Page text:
A woman who was diagnosed with a brain tumour after collapsing on a garage forecourt has urged those with worrying symptoms to see their doctor as soon as possible after new figures showed there has been a 30% rise in diagnoses since 2002.
Jade McMaster, 31, from Glasgow, had a full seizure on a petrol forecourt in October 2017 and was diagnosed with a brain tumour on her left temporal lobe shortly afterwards.
She had previously put symptoms of migraines and light sensitivity down to her lifestyle.
Five years later, Ms McMaster says more people need to be aware of the symptoms.
“I could have so easily had that seizure when driving, which is a scary thought,” she said.
“I knew absolutely nothing about brain tumours ahead of my own diagnosis. If I had then I would have been more informed about what it all meant and I would have requested a scan.
“Maybe then the way in which my brain tumour was discovered would have been less dramatic too,” Ms McMaster added.
Doctors believe the tumour may have been growing for a significant amount of time, putting pressure on her brain and triggering the first seizure.
“I should have seen my GP sooner – I know that,” she said.
“That’s why I would encourage anyone with any concerning symptoms, or a combination of symptoms, to see their doctor as soon as possible.
“I thought that I just had headaches until I experienced what it could lead to.
“We take a painkiller and get on with the rest of our day. But people need to be aware when this could be a sign of something bigger, even if the chances are small.
“Since my diagnosis I have learned a lot about the disease – importantly, how a diagnosis isn’t necessarily fatal as there’s so many different types of brain tumours which affect people in many different ways.”
The Brain Tumour Charity say the number of people diagnosed with brain tumours has risen by 30% in the last 20 years, according to data from Public Health Scotland, from 822 in 2000-02 to 1,069 in 2017-19.
During the Covid-19 pandemic, the number diagnosed dropped by 8%, prompting the charity to launch a campaign to raise awareness of common symptoms associated with brain tumours called “Better Safe than Tumour”.
“These worrying figures show just how urgently we need to act on this devastating and life-changing disease in Scotland,” said Dr David Jenkinson, the charity’s chief scientific officer.
He added: “While brain tumours remain relatively rare, incidence has continued to rise significantly over the last two decades, and this has unfortunately not yet been matched by the tangible progress in diagnosis, treatment and survival outcomes seen in many other cancers.”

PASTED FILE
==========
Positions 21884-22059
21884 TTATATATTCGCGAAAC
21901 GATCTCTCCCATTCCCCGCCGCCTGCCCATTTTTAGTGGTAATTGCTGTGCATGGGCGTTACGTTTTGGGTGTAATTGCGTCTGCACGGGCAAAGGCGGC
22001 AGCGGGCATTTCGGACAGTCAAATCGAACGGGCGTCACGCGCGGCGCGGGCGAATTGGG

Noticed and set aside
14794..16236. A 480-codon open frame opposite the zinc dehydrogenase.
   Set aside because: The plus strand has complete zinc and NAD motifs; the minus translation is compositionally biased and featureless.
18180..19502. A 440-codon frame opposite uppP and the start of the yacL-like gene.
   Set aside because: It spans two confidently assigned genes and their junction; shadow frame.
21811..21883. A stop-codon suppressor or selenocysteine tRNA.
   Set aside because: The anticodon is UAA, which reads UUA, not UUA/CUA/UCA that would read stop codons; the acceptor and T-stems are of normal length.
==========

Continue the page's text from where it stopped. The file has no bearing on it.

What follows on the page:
The charity claims progress for brain tumours has continued to lag behind survival improvements seen in other diseases.
Just 12% of UK adults survive for five years after a brain tumour diagnosis, with the disease continuing to reduce life expectancy by 27 years on average — the highest of any cancer.
Dr Jenkinson added: “We absolutely want to reassure people, that despite this increase in cases, brain tumours are still uncommon.
“But it’s so important that we see greater awareness of the signs and symptoms of the disease to ensure anyone affected can get the diagnosis, treatment and support they need at the earliest opportunity.”
A Scottish Government spokesperson said: “Detecting cancer as early as possible is key to improving patient outcomes. That is why we continue to invest in our £44 million detect cancer early programme, which adopts a whole systems approach to diagnosing and treating cancer as early as possible. An additional £20 million has been committed over this parliamentary term.
“A new early diagnosis vision will be developed as part of the new Scottish Government cancer strategy, anticipated to launch in April 2023.
“As an individual’s chance of survival depends largely on which cancer they have, with one-year survival ranging from around 20% to almost 100%, our current national cancer plan has taken actions to focus on the improved survival of those ‘less survivable cancers’, such as brain tumours.
“Our Scottish Cancer Network is developing national clinical management pathways (CMPs). Brain tumours will be one of the first three CMPs produced to ensure consistent high standards of care across Scotland.”
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